‘Sprawl’ lays it all out, refusing to stick to the three thousand-word limit. At nineteen pages, ‘Chemical’ by Eda Gunaydin is our second foray into longform fiction. Eda shares her creative process in an interview in this issue’s Behind the Curtain section, where she describes the story best herself:
‘Chemical’ is about a twenty-year-old Westie named Safiye who tries to study for a summer school exam over the course of a week, without losing her mind. It reflects on how diasporic kids grapple with modern issues—drugs, mental illness, sexuality—while still carrying their families’ heavier burdens and traumas.
Inside the issue, you’ll also find stories about intergalactic wars and falling for your favourite American drag queen, poetry that finds God in the divine eroticism of a strawberry sundae at the drive-thru, and a comic that comes to terms with the fact we’ll probably never get rid of the moths in the pantry, all wrapped up in beautiful cover art by Lee Lai.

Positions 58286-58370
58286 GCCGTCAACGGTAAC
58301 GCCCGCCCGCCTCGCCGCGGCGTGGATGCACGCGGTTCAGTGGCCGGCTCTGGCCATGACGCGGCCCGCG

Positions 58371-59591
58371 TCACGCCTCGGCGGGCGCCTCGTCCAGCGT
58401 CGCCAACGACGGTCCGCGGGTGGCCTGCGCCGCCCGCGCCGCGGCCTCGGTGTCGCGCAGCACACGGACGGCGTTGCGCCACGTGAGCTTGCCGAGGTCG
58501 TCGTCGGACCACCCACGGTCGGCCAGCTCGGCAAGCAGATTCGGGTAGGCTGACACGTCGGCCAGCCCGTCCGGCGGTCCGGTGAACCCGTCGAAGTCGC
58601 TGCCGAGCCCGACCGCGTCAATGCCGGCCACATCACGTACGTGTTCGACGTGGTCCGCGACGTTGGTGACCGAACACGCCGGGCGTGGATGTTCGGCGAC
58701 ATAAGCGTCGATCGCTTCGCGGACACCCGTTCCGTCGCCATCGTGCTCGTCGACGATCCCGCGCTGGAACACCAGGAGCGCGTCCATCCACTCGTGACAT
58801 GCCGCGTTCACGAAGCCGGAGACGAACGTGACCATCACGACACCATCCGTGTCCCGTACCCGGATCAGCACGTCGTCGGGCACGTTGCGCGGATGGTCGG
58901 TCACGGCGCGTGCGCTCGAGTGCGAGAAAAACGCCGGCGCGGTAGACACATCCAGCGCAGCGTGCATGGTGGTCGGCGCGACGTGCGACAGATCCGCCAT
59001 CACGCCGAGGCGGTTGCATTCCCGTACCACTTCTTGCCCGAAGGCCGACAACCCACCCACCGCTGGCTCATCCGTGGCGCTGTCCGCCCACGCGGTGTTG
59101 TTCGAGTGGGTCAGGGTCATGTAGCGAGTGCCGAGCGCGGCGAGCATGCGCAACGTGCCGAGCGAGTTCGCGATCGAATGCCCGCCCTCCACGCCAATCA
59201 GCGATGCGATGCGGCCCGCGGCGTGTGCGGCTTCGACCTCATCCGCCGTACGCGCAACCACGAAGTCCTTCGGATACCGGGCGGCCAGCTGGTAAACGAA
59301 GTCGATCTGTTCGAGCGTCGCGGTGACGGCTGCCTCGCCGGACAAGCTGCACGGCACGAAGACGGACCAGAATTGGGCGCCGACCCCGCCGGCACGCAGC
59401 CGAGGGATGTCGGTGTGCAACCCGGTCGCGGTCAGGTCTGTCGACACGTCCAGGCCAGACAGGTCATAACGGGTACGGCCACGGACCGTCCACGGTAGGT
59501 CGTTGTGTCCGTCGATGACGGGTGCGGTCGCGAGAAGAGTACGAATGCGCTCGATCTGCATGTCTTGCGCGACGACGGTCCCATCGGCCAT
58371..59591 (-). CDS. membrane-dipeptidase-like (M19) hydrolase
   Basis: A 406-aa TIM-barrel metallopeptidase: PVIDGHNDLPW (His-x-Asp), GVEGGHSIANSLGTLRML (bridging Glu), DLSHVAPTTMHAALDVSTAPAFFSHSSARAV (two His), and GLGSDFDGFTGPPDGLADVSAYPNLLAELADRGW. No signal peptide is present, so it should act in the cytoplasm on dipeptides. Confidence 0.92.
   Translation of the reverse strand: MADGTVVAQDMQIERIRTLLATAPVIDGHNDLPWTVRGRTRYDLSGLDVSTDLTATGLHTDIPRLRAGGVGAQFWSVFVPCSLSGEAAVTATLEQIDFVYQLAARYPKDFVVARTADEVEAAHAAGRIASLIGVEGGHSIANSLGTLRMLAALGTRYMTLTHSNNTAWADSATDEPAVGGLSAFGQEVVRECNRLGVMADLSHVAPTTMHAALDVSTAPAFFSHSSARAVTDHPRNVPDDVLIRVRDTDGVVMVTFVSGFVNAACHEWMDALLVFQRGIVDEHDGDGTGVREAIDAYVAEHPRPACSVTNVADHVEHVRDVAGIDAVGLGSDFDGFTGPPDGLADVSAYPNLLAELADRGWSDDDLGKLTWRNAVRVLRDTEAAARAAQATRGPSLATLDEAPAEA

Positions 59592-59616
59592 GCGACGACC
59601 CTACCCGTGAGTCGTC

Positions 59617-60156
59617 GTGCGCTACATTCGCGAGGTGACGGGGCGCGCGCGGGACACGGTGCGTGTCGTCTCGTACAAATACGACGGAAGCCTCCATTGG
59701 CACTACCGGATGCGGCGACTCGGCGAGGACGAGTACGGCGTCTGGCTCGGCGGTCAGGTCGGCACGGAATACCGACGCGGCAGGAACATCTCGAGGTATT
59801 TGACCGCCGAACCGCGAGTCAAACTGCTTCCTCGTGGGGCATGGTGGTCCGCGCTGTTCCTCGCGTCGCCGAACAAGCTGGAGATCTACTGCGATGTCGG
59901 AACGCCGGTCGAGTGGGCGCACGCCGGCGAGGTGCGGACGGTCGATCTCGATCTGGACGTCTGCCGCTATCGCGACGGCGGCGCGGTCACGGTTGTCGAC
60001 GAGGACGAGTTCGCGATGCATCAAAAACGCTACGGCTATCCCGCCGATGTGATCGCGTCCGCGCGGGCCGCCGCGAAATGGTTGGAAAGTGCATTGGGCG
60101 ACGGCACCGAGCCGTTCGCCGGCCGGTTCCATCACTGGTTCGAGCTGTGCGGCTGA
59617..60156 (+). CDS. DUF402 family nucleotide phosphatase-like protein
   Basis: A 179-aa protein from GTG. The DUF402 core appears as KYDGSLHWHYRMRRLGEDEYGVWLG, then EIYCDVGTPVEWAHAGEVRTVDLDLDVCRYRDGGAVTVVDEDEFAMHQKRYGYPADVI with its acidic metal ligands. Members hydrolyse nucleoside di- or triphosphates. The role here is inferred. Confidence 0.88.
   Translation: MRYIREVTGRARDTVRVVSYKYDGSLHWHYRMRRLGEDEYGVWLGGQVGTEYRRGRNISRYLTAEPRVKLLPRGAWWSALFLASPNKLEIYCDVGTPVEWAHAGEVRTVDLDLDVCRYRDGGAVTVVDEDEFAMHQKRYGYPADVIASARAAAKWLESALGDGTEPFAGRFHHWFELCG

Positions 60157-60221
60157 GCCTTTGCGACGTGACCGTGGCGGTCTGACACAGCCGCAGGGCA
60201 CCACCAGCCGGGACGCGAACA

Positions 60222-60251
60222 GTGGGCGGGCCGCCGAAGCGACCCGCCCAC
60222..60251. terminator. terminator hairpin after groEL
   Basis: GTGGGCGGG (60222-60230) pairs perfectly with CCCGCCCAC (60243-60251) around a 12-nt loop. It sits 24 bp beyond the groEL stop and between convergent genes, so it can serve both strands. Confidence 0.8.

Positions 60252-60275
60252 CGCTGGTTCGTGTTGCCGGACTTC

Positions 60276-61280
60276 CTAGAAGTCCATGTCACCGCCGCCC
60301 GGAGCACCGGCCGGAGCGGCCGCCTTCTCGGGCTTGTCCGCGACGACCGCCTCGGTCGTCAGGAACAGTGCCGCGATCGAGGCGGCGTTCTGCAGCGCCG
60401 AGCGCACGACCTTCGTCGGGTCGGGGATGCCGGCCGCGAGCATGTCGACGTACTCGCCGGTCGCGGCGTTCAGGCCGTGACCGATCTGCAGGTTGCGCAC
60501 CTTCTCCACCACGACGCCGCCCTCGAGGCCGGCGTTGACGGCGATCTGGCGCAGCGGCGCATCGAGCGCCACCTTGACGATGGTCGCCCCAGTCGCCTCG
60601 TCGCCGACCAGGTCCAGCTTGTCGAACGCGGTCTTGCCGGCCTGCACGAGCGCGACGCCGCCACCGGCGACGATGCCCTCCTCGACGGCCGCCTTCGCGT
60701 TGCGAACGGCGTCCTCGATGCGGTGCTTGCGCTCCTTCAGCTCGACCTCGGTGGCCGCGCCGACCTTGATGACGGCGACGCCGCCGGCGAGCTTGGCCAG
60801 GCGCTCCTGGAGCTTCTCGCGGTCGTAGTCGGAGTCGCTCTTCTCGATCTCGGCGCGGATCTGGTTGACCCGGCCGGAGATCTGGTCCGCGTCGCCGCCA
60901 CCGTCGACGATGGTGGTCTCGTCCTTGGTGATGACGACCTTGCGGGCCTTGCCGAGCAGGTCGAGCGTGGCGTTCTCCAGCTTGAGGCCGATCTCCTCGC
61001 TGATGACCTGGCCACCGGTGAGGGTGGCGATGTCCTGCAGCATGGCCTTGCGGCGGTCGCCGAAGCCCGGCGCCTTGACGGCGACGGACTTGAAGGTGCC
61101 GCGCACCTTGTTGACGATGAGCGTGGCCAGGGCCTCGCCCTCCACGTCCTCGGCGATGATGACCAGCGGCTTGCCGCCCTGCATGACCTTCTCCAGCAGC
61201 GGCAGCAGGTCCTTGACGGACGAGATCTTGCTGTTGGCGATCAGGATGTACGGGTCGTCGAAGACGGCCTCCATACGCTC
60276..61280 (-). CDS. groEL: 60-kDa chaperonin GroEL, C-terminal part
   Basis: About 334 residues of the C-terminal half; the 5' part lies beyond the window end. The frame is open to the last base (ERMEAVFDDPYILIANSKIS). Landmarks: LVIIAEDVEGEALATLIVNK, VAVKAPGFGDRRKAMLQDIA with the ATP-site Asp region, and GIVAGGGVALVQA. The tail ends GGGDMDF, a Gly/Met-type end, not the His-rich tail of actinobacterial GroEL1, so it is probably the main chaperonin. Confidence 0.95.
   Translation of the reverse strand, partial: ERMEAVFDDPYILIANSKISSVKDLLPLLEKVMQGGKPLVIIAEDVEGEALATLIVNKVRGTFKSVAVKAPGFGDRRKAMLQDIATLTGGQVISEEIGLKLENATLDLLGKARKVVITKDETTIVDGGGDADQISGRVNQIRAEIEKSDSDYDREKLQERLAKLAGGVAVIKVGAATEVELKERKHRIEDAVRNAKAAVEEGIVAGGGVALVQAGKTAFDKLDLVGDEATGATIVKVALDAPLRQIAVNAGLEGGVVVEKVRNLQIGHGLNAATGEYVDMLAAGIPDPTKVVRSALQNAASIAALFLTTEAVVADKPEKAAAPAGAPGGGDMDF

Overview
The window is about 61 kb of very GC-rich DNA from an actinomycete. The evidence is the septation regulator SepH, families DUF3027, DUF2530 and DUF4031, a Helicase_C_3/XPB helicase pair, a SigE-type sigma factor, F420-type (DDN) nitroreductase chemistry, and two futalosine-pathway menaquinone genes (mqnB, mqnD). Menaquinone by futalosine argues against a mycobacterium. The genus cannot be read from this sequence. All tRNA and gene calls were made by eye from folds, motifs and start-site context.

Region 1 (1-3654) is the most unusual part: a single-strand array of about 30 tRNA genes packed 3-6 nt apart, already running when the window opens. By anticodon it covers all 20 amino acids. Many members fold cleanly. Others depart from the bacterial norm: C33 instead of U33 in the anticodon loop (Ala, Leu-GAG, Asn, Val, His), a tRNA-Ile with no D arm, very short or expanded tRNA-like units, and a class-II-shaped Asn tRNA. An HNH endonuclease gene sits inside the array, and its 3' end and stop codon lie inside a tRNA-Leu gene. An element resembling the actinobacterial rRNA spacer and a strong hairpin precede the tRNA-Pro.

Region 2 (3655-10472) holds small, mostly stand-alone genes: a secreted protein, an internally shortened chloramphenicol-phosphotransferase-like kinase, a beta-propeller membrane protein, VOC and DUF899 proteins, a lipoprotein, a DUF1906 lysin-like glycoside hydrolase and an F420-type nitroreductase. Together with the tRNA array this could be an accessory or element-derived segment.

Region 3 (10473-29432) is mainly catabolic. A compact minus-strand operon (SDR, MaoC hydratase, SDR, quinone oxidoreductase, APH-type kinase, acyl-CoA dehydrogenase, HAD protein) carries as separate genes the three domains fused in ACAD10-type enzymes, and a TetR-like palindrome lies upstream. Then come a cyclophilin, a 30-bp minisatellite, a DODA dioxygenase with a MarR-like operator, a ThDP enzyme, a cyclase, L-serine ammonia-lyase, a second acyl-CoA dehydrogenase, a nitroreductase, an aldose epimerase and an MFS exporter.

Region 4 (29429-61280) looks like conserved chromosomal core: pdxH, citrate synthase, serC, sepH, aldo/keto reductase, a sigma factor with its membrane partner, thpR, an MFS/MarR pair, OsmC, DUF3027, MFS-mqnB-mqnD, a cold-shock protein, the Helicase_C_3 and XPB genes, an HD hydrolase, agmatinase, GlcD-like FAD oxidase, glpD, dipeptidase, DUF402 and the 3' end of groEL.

From a strong batch of nonfiction, Grace Hart’s experimental piece, ‘Reception’, explores the implicit sexualisation of women and the simmering threat of violence they face; ‘Shit City’ by Jesse Paris-Jourdan dives into Toowoomba’s debate on recycling sewage for drinkable water; Valerie Schlosberg’s essay, ‘Blessings for the In-Between’, connects with Jewish histories to find blessings in dark circumstances; ‘I Dreamt I was A Woman’ combines memoir and poetry to express the experience of an anonymous non-binary sex worker; and Jack Callil’s ‘When Everything Goes to Shit for A Bit’ attempts to understand a brief psychotic episode through fractured film narratives.
Enjoy getting stuck into Voiceworks #109, ‘Sprawl’.